Shares of Rite Aid tumbled in premarket trading Thursday after the nation’s third-largest drugstore chain lowered its annual profit forecast again and reported fiscal second-quarter earnings that tumbled 83 percent partly on debt retirement and deal costs.
The Camp Hill, Pennsylvania, company now expects fiscal 2016 earnings to range between 12 cents and 19 cents per share after lowering the forecast in June to 14 cents to 22 cents per share.
Analysts were looking for earnings of 19 cents per share on average, according to FactSet.
For the second-quarter, Rite Aid earned $21.5 million, down from $129.2 million a year ago when it booked a roughly $40 million benefit from a drugpurchasing and delivery deal with McKesson.
Earnings adjusted for one-time items totaled 4 cents per share in the latest quarter.
That topped Wall Street expectations by a penny, according to Zacks Investment Research.
Rite Aid booked a $33.2 million loss on debt retirement in the quarter, and its earnings also were hit by costs tied to its acquisition of the pharmacy benefits manager EnvisionRx. Rite Aid completed that $2 billion deal in June.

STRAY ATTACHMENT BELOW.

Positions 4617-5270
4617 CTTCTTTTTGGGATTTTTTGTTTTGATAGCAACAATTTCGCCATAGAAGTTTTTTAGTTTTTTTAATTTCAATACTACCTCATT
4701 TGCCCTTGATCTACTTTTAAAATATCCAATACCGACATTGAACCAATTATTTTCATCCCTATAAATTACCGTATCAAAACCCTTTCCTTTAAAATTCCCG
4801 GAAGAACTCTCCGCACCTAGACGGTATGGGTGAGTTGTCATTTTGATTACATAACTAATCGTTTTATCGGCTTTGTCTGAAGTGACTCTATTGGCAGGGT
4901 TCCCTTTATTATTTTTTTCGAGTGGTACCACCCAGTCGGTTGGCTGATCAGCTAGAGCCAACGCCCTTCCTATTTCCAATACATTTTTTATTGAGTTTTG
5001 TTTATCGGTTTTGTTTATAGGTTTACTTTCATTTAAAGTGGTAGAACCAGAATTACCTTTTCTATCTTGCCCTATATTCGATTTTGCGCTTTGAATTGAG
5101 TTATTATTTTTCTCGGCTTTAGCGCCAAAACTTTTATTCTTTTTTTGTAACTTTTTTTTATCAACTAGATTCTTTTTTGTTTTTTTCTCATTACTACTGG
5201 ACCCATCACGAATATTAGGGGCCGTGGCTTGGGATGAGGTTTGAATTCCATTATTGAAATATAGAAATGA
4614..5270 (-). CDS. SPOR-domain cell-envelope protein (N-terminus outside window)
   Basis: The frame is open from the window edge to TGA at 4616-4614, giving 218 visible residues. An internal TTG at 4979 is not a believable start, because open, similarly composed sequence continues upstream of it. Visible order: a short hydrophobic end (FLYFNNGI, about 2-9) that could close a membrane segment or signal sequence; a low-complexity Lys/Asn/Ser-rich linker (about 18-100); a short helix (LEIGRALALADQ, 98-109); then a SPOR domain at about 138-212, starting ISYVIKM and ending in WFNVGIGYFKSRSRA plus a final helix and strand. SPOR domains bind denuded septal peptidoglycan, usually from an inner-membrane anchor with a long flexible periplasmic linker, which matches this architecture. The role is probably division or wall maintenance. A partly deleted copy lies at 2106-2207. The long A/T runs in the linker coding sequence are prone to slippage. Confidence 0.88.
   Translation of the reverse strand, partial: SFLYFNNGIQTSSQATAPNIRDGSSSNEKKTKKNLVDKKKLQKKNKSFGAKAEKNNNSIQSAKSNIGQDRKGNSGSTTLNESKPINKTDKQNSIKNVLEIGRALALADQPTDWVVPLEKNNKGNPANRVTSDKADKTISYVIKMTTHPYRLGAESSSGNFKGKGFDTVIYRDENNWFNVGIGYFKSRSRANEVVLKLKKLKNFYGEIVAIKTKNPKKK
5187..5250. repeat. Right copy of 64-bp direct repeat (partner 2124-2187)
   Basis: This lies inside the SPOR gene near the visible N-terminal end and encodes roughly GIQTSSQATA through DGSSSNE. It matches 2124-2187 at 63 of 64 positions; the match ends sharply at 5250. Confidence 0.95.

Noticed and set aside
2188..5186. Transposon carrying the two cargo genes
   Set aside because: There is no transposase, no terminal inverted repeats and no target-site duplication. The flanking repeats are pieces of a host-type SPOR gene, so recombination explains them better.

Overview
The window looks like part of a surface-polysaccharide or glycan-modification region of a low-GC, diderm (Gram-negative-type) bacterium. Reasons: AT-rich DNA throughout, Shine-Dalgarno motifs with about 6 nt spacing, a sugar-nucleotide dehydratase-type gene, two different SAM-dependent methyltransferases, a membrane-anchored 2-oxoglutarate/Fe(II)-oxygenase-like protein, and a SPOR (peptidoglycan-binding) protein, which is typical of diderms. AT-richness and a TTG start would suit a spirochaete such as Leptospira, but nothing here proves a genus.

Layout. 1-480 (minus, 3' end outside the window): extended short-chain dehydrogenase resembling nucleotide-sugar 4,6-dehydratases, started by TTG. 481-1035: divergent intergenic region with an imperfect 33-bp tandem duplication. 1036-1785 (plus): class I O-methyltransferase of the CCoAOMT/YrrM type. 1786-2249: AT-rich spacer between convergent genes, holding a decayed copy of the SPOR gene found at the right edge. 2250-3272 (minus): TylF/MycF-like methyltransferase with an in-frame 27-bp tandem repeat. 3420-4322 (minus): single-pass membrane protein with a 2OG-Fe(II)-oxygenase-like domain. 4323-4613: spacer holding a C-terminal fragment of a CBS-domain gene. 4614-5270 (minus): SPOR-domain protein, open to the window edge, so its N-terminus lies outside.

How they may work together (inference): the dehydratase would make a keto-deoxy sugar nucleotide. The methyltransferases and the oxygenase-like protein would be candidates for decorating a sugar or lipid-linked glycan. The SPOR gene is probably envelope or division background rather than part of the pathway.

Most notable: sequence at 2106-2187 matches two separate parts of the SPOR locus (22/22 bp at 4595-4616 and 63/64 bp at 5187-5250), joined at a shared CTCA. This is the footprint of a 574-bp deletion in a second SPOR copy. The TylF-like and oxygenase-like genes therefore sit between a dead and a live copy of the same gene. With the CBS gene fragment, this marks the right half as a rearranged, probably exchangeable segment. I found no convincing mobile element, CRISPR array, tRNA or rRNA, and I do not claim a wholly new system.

Pharmacy benefits managers deal with prescription drug costs, a growing concern for employers and insurers. Rite Aid expects the acquisition of Twinsburg, Ohio-based EnvisionRx to help it fill more prescriptions for specialty drugs, expensive medicines that are now a growing source of revenue for drugstore chains and pharmacy benefit managers.
Rite Aid’s revenue climbed more than 17 percent to $7.66 billion in the quarter, helped by a $1.1 billion contribution from the EnvisionRx business.
The chain ran 4,561 drugstores at the end of its second quarter, a total that trails only Walgreens Boots Alliance Inc. and CVS Health Corp.
Shares of Rite Aid Corp. fell more than 6 percent, or 52 cents, to $8.07 about 45 minutes before markets opened Thursday. The stock had climbed 14 percent since the beginning of the year, as of Wednesday’s close.